AI (Artificial Intelligence) is the simulation of human intelligence thinking process by machines, particularly computer software. AI has come a long way since 1956, the year the term was coined by a group of Dartmouth research enthusiasts, and the software is now able to simplify and enhance our experiences both at work and in daily life.
The Human Resources function, by nature of dealing with the unpredictability of emotional, very human decision-making, was considered to be the last place for successful AI implementation. After all, how can a machine make a choice regarding a potential hire? How can it monitor and assess employee emotional well-being? Or can it indeed?
From the initial steps of attracting talent, on to onboarding, daily employee experience, and off-boarding, modern AI applications are already shaping the future of HR.
Let me introduce some of the current existing HR AI applications in accordance to employee journey steps, and let us see whether these ones have a potential to be relevant in the Japanese job market.
The job of an internal recruiter is both tough and time-consuming. How many profiles does one need to go through, how many messages need to be sent in order to build a talent pipeline?
An application such as Arya effectively utilizes job networking sites to automatically complete keyword searches and follows up with personalized candidate messages, tracking the response rates and even setting up actual candidate meetings and/or interviews. At this time some of the major clients of the platform include Lenovo, Dyson, and Korn Ferry.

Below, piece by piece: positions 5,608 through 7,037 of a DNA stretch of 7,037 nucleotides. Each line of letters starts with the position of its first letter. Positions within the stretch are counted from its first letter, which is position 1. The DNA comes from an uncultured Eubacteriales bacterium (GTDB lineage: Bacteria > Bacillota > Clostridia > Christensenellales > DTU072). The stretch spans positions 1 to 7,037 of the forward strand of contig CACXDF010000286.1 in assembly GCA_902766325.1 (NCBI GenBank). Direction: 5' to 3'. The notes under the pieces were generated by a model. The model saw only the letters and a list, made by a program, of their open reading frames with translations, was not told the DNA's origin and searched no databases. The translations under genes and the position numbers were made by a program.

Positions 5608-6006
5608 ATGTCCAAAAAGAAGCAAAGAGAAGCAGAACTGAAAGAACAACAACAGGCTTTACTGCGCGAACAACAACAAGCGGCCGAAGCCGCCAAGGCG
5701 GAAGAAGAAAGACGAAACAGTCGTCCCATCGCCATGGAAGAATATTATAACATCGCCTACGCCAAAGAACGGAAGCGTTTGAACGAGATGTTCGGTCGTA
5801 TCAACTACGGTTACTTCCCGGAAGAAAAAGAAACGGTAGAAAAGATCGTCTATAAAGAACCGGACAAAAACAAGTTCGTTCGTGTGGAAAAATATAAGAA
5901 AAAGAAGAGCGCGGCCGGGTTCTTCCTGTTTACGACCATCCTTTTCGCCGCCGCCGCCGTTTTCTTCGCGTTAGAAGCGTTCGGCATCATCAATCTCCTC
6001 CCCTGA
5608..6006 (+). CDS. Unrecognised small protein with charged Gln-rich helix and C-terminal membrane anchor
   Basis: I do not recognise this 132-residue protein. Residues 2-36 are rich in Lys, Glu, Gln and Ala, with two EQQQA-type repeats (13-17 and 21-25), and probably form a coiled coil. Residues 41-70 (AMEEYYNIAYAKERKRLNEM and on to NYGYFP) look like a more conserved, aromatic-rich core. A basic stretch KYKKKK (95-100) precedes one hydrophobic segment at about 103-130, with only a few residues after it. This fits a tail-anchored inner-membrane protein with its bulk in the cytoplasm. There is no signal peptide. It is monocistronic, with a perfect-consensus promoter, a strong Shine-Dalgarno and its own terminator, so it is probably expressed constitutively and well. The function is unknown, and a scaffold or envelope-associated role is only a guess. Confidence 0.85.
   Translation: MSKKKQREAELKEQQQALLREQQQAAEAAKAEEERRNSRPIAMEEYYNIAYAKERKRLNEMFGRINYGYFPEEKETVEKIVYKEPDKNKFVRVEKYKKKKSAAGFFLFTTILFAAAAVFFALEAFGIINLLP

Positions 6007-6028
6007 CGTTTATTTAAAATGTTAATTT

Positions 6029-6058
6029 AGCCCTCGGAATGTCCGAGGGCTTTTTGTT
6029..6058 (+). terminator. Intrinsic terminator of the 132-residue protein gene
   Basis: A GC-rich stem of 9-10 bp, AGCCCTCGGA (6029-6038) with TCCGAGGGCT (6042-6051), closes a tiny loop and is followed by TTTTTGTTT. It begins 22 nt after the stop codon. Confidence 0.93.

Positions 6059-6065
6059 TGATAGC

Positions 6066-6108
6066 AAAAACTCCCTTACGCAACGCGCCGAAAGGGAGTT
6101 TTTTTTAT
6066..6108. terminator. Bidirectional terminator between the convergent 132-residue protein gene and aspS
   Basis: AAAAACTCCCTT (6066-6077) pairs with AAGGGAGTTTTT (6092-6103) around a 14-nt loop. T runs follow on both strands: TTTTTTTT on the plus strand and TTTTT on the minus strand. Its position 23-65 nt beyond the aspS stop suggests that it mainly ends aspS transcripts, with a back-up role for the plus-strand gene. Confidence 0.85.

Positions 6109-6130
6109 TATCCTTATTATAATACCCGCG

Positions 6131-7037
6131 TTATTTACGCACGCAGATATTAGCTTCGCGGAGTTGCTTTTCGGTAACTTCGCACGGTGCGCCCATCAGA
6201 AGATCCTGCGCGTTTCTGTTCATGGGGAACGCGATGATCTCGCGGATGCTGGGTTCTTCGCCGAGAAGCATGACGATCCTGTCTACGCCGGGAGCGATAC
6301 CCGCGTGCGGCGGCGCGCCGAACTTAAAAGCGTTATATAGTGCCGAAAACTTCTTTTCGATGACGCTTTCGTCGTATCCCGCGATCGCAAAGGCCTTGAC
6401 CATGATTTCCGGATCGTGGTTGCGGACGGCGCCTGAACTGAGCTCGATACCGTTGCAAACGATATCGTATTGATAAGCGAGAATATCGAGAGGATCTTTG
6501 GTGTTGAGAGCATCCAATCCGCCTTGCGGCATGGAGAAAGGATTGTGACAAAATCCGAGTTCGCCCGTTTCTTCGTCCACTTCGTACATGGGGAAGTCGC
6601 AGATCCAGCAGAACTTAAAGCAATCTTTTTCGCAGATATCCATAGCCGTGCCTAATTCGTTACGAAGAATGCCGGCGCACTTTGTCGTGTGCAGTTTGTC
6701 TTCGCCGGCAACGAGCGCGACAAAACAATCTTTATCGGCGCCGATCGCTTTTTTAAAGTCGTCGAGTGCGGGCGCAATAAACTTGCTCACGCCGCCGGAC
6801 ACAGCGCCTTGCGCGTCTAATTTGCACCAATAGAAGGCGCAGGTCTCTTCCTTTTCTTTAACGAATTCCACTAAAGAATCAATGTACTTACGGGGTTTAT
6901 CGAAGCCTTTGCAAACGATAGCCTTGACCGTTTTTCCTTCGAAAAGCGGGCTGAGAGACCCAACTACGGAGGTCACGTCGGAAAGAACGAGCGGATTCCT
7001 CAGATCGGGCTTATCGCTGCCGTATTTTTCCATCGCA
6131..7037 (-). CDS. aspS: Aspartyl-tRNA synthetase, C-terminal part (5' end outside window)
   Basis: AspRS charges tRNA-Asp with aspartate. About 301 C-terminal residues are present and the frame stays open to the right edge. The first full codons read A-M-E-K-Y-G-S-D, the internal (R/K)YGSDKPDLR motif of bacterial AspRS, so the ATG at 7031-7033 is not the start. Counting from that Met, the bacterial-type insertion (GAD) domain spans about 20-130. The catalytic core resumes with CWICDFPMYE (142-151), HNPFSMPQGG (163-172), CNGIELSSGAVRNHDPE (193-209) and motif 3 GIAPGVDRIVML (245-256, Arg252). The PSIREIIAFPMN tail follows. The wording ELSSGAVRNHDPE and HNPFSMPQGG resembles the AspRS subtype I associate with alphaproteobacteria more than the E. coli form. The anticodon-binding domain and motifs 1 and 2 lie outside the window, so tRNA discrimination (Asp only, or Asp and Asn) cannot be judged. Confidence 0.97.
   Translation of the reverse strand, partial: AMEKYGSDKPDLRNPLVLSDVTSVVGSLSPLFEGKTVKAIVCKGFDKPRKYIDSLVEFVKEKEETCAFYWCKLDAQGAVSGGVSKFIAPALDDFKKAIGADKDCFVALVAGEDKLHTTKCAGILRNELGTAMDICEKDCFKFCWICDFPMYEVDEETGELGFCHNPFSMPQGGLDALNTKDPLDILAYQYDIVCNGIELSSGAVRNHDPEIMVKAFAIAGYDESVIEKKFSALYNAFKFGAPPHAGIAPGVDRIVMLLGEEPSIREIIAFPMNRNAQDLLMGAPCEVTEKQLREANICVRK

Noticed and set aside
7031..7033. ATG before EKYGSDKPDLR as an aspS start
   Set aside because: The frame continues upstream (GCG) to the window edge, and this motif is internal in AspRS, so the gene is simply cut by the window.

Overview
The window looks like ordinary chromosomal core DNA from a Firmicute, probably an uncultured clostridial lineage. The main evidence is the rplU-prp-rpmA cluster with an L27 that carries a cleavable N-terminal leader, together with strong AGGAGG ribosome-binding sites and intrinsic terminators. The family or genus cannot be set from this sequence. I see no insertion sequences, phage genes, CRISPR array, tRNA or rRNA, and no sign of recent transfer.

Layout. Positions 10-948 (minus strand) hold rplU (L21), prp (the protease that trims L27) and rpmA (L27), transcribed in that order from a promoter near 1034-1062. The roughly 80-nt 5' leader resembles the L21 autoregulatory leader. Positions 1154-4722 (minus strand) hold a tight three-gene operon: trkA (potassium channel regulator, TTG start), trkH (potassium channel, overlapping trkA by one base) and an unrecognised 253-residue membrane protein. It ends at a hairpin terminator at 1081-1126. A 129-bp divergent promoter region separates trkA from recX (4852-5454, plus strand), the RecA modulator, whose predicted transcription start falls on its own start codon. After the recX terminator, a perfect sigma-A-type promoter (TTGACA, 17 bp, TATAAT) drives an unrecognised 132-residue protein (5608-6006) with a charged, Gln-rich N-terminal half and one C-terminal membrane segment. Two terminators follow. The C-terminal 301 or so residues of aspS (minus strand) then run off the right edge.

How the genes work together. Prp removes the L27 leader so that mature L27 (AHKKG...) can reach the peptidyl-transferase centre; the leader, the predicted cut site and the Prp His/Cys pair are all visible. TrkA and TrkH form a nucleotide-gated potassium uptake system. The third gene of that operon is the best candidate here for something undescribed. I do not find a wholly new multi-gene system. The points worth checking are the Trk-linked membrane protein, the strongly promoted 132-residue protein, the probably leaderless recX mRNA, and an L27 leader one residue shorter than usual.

In Japanese market?
Arya certainly can be a wonderful solution to talent attraction issues for candidate-rich markets with densely populated job boards. Since Japan is the complete opposite, - candidate-scare market with much less use of job boards and networking sites, - an automated approach would not be as effective. Reaching out to candidate’s in Japan requires strong networks and particular human sensitivity, so at least in the upcoming years it is quite unlikely that an initial TA search could be fully automated.
VCV, digital recruiter, is a powerful and customizable software that allows HR professionals to automate at least several initial steps of internal recruitment thus decreasing the time and human power necessary for the process. This AI checks all received CVs for the key-words matching the job description, uses simple video recording systems for the initial interview step screening, essentially taking video of the candidate response, and then in case of a positive client response chat bot will reach out for the interview scheduling. VCV is also built in a way that scouts for all possible ways of cheating, including checking for other people’s faces during that at-home video interview process and tracking other websites usage during the interview and/or test-taking, making sure responses are completely authentic.
In Japanese market?
At a recent New Graduate recruitment seminar, Arik Akverdian, CEO of VCV, was kind enough to give a full demonstration on how this AI is already widely in use for Japanese university recruitment programs at PWC, L’Oreal, Danone, and several other major corporations. Since most of fresh Japanese graduates have an almost identical CV, apart from extracurriculars and university clubs, VCV’s software can be effective in simple screenings and can by large can eliminate the need for multiple in-person interviews. The team of recruiters necessary to screen the candidates can be decreased by at least half.